Thursday, April 15, 2010

Extremists Or Citizens?

There will be a lot of Tea Party protests across the country today. It used to be that the Libertarian Party was out there at Post Offices every April 15, in groups of 15 or 20 protesters, to make their message heard and seen by those dropping off tax returns at the deadline. No more. It's going to be big stuff today across the country.

I'll be interested to see the narrative on the news, and the pictures that are shown. To hear it told, the Tea Partiers are at least in part, of entirely: racist, violent, incapable of correct spelling or grammar, mean-spirited.

I found an incredible post today, that compiles a litany of violent threats against the President. They are images from anti-war rallies, and threats against President Bush.

I haven't seen a single placard in a Tea Party directly calling for the murder of the President, but you could see plenty in the anti-war rallies. I guess that was ok. The media was fine with burying these images, but can't wait to paint tax protesters as all the things it could have, and should have, painted the anti-war protesters. Want to know why people complain about liberal media bias? Feast your eyes.

In a tangential thought, where are the anti-war rallies now? Is it that Obama is extending the Bush wars in Iraq & Afghanistan that makes them ok? My team, right or wrong?

Monday, April 12, 2010

Interesting Immigration Letter

I was advised recently by Brad Klopfenstein that he was taking a letter to US Senator Dick Lugar, regarding immigration reform. Here's the text:
Small Business Petition to Congress for Real Immigration Reform

Dear Senator Lugar:

We need immigration reform that will protect American jobs; will require all immigrants who are in the country illegally to register with the government, undergo background checks, study English, and pay taxes; enforce our laws and protect our borders; protect employers; and provide local governments with the funding and tools they need to implement comprehensive reform. Small businesses need immigration reform to do our part for economic recovery and to ensure a stable workforce for Indiana. We, the undersigned small businesses of Indiana, urge you to pass just and comprehensive immigration reform this year. We must prevent unscrupulous employers from exploiting undocumented workers and undercutting honest competition. We need you to move forward with a common sense solution that upholds our values of fairness and justice while securing the border, offering a
pathway to citizenship, and modernizing our immigration system.

The time for action is now.

I've long been of a mixed mind on this issue. At the core, I really want to see open borders. That's the idealist in me. But the realist keeps intervening.

It bothers me that non-citizens come into the country to frequently take jobs under the table, so they aren't paying taxes. Then, they often take advantage of services collectively provided for, such as schools or emergency rooms. I don't believe it just to provide services to non-citizens.

Could local employers not give jobs to illegal immigrants? Sure, but I understand why they do. The tax burden on employers is so high that they can pay someone off the books far more than they can someone on, and be money ahead. So, if they can pay an illegal way less than someone on the books, they get way ahead. There's the incentive for employers willing to take a risk. Those competitors not willing to risk running afoul of the law are at a comparative disadvantage.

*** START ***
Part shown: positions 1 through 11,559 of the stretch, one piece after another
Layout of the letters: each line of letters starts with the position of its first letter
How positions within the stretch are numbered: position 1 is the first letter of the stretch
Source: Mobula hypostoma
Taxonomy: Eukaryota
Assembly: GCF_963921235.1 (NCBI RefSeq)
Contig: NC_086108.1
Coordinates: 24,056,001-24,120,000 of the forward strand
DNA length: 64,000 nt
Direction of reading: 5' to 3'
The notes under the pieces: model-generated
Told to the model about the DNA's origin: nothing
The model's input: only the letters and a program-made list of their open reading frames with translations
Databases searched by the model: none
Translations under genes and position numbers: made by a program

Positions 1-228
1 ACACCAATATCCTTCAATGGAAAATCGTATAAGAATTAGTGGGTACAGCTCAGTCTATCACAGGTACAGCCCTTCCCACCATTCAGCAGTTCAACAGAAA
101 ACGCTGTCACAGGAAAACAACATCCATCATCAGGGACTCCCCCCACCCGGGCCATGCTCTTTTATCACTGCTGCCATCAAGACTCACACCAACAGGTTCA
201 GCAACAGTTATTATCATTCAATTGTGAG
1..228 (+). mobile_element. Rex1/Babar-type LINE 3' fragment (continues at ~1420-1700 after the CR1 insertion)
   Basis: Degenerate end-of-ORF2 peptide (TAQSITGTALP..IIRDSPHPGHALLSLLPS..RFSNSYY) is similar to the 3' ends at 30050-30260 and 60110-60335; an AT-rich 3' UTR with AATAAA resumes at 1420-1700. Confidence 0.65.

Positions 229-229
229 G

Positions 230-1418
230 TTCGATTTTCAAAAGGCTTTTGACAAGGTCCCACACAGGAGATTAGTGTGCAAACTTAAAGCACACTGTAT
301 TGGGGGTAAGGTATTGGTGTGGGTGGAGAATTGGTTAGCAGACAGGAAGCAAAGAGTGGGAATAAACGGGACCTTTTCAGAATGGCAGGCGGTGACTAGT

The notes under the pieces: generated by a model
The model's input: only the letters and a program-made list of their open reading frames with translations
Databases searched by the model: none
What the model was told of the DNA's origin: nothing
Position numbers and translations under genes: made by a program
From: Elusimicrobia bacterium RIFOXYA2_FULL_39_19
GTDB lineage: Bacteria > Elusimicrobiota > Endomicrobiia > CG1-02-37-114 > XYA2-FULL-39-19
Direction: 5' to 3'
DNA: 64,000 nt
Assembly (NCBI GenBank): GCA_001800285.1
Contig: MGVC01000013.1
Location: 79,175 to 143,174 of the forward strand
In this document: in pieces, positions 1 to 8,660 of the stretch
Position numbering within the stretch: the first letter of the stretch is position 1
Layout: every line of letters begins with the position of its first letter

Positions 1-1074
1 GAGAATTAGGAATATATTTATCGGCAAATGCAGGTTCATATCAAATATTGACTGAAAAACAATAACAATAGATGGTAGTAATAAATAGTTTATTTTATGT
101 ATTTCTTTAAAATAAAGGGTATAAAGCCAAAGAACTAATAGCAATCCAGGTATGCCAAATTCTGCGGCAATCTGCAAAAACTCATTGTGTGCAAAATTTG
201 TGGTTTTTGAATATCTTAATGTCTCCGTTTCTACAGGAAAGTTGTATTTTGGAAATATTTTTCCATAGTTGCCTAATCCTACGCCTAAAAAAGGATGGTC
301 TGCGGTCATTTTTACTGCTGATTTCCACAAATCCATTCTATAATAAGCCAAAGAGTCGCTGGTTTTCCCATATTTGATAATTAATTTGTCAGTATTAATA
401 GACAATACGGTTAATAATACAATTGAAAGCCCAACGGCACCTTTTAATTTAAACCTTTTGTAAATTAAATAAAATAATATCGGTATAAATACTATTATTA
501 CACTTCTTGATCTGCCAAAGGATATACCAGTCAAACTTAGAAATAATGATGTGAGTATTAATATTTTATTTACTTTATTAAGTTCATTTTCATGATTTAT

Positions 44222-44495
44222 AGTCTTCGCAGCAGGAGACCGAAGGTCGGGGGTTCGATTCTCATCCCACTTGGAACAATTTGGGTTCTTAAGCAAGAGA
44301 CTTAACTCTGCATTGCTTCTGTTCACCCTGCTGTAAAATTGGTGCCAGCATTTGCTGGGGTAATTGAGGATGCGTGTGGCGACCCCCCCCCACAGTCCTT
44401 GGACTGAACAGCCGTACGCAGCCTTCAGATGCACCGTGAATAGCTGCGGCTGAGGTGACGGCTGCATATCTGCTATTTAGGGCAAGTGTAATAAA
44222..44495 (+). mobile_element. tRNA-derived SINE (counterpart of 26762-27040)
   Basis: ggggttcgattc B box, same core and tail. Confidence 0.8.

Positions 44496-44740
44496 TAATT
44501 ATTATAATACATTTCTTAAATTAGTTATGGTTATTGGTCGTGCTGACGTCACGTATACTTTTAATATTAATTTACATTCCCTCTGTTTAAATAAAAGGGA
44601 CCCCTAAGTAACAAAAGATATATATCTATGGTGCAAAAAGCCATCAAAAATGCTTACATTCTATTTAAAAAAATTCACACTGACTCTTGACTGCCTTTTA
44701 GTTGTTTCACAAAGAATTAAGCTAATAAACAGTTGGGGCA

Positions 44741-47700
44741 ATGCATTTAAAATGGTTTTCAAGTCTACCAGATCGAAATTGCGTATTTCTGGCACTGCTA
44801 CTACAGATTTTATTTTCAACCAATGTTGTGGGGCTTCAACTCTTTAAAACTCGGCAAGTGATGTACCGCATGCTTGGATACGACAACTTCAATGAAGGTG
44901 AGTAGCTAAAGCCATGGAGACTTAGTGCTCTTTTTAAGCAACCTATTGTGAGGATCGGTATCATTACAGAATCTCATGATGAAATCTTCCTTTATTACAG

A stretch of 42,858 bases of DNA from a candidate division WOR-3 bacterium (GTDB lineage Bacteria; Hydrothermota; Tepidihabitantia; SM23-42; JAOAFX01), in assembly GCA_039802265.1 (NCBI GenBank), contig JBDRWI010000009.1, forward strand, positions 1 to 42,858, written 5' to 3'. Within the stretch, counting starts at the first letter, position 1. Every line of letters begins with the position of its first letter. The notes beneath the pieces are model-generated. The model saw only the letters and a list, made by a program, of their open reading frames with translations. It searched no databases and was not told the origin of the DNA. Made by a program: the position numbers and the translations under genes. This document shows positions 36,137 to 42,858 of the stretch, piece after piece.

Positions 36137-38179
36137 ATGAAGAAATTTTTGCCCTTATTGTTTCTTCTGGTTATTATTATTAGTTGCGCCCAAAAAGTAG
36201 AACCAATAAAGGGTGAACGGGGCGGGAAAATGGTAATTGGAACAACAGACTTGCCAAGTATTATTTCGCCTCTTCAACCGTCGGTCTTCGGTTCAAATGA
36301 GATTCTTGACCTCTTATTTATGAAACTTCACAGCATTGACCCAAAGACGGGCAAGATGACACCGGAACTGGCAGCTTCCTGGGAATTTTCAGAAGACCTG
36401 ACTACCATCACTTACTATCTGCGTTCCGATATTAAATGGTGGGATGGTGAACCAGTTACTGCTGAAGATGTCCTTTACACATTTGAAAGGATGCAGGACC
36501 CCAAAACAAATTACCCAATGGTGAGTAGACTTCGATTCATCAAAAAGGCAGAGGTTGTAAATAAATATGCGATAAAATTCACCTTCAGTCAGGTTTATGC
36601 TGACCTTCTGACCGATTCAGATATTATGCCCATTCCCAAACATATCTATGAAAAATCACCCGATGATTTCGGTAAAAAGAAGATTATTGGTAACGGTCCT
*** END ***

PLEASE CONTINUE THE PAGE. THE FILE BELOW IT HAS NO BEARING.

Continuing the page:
So, the issue needs to be addressed. I'd like to see us get to where my own ideal can prevail, but we're giving away the store at a time when there's very little in the till anyhow.

Sunday, April 11, 2010

Utilities, Cities, Stupid

Some basic economics lessons for civic leaders ought to be a prerequisite for office. The stupidity is astonishing in light of the inability to grasp something so simple. Check this out, regarding water rates, from ABC News:
The grim economy is hitting some consumers in the wallet in yet another way: their water bills.

Many water utilities are raising rates because water use is down, in part because manufacturers have closed or are cutting back, tourism has fallen and the real estate market is in the doldrums.

Water companies for the most part get their money from customers. When water consumption goes up, revenues go up — but when consumption falls, so do revenues.

Water companies often raise rates to pay for high-priced capital expenditures, such as new water lines or treatment plant expansions. But they also have to hike rates when water use goes down to bring in enough money to pay their basic operating costs.

They have it exactly backward, in the same way as cities screw up on tax policy. If demand is low, you're going to jack up the rates? But that will just further drive down usage!

Cleveland didn't (doesn't) get this. Population starts to leave, so in an attempt to keep the tax revenues from falling, they jack up the rates... which makes more people leave, so they jack up the rates... Duh!

If you want to attract people top cities, or encourage water usage, LOWER the rates. People will have more incentive to come to the city, or to use the water. If you want to cut costs (the other, more greatly neglected way to strike a balance), lose some employees. After all- usage is down! Less for them to maintain.

As for me, I'm not entirely unhappy that water usage is down. Water resources are scarce, and lower usage natioally might allow some aquefers to recharge. Many desperately need to be. Raising rates is an excellent conservation tool. Idiot utility managers are accidental environmentalists.